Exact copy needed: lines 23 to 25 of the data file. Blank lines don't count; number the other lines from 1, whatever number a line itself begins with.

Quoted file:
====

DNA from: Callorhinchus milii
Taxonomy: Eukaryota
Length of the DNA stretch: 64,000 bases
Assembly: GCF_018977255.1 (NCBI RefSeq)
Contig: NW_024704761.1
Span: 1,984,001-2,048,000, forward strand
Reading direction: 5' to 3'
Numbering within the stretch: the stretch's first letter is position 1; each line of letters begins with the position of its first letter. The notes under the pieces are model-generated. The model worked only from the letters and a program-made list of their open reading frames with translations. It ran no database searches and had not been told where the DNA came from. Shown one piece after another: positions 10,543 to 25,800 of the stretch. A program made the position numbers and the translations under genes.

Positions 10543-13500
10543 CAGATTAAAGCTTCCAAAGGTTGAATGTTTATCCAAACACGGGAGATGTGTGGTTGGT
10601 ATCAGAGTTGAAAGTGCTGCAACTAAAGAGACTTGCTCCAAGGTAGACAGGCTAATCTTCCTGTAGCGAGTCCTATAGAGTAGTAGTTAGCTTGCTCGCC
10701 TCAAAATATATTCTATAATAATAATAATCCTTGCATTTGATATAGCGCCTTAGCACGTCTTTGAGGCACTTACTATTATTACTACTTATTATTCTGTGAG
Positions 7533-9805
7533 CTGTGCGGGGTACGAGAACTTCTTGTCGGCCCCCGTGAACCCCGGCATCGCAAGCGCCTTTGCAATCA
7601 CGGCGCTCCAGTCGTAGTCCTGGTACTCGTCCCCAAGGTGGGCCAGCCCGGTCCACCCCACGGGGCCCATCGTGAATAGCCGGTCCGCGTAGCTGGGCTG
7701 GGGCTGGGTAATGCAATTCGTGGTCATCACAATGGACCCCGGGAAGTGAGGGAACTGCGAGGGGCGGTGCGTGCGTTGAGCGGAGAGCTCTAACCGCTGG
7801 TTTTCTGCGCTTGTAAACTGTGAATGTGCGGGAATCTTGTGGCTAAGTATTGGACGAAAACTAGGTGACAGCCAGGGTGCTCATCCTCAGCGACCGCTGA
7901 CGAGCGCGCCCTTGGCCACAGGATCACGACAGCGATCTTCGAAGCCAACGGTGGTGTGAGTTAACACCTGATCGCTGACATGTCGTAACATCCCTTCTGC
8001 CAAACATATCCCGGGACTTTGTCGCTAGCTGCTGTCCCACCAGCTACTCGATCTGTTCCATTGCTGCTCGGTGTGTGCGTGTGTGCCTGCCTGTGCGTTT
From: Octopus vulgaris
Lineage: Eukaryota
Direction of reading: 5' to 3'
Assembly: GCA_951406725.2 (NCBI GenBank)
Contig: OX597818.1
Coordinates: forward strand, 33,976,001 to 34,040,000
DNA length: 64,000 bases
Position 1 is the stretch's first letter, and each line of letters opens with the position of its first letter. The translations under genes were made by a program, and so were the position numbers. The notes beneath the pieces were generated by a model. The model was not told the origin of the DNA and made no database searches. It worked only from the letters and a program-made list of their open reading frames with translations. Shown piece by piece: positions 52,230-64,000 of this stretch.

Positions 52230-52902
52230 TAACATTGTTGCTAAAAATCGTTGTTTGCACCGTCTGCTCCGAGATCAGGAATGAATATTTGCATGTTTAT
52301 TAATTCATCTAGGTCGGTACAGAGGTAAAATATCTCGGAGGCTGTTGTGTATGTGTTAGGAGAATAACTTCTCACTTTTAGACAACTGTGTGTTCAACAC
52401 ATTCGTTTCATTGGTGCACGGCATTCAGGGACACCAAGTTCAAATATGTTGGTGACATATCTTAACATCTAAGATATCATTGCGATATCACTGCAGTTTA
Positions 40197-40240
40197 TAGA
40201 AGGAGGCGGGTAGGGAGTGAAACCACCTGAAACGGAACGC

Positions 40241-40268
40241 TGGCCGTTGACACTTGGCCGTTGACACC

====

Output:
Assembly: GCA_951406725.2 (NCBI GenBank)
Contig: OX597818.1
Coordinates: forward strand, 33,976,001 to 34,040,000